Tuesday, May 22, 2018

Occupancy down but revenue up, Games stats show

Hotels may have been left with vacant rooms, but they still shared in an $870 bounty thanks to the Commonwealth Games.

Latest figures from market analysts STR show the Gold Coast recorded a higher revenue rate per hotel room during April’s event than the three previous host cities of Glasgow, New Delhi and Melbourne.

Despite reports of a disastrous opening week, in which local traders and hoteliers gearing up for a bumper Easter instead saw a marked drop in visitors, the latest data from market analytics expert STR reveals some Gold Coast hotels recorded triple-digit percentage increases in revenue.

Gold Coast hotels failed to register at-capacity occupancy levels – the average occupancy rate during the event was 86.6 percent compared with the 2014 Glasgow-hosted games rate of 95.7 per cent.

But average hotel prices leapt to $347 a night, an increase of more than 76 percent on the same time last year, while the opening ceremony night on April 4 saw prices more than double.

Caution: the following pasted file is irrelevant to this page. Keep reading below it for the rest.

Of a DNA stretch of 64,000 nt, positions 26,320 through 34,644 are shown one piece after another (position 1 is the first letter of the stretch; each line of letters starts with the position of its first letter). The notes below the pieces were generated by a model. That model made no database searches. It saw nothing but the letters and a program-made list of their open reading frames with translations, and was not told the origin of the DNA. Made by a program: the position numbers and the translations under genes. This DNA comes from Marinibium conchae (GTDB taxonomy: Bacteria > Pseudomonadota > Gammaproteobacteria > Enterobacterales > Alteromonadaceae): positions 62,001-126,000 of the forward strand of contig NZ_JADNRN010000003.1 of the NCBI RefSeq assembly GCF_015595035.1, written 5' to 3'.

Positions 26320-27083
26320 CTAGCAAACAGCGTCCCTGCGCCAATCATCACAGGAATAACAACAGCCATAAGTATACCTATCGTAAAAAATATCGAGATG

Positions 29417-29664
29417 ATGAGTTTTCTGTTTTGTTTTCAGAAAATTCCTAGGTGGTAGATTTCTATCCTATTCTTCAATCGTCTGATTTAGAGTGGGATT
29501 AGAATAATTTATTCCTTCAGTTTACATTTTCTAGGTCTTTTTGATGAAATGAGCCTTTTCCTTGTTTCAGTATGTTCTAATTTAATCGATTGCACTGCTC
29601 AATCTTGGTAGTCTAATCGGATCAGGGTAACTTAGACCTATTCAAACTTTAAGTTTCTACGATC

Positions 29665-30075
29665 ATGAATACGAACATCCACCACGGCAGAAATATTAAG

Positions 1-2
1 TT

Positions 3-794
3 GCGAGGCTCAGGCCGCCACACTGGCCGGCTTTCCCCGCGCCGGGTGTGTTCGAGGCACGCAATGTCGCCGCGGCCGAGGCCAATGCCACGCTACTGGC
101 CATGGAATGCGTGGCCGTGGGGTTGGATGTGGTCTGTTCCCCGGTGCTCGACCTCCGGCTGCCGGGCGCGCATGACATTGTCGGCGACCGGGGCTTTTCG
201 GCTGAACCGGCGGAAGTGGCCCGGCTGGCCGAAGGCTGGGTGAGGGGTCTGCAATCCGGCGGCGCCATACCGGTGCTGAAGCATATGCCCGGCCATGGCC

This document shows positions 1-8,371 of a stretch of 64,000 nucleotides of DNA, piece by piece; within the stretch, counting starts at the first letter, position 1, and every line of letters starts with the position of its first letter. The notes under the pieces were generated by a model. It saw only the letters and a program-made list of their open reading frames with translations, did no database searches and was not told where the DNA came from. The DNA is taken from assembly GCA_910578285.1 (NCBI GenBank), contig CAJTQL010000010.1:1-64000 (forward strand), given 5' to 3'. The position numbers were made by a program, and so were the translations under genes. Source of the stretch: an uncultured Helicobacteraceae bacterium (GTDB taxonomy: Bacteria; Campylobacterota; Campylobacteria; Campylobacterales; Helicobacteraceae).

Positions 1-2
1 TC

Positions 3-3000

And while some charged an inflated premium for rooms during the games, it was the competitively-priced accommodation that packed out on a nightly basis.

Queensland’s tourism minister Kate Jones said:  “Those accommodation providers who were competitive with their prices had occupancy around about 95 per cent.

“We know that services like Airbnb had a large share of the market during the Games.

“No other big city has had a surge in registrations for Airbnb properties like we saw during the Games.”

The data shows more than a million people spent $870 million in Queensland directly before, during and after the event.

STR spokesperson Matthew Burke said while it was encouraging to see the hotels capitalise on the Commonwealth Games, the lasting legacy could have an even greater impact on the region’s future.

“As south-east Queensland continues exploring the prospect of bidding to host the 2032 Olympics, the results of this year’s Commonwealth Games will likely play a big role in the ultimate decision,” he said.

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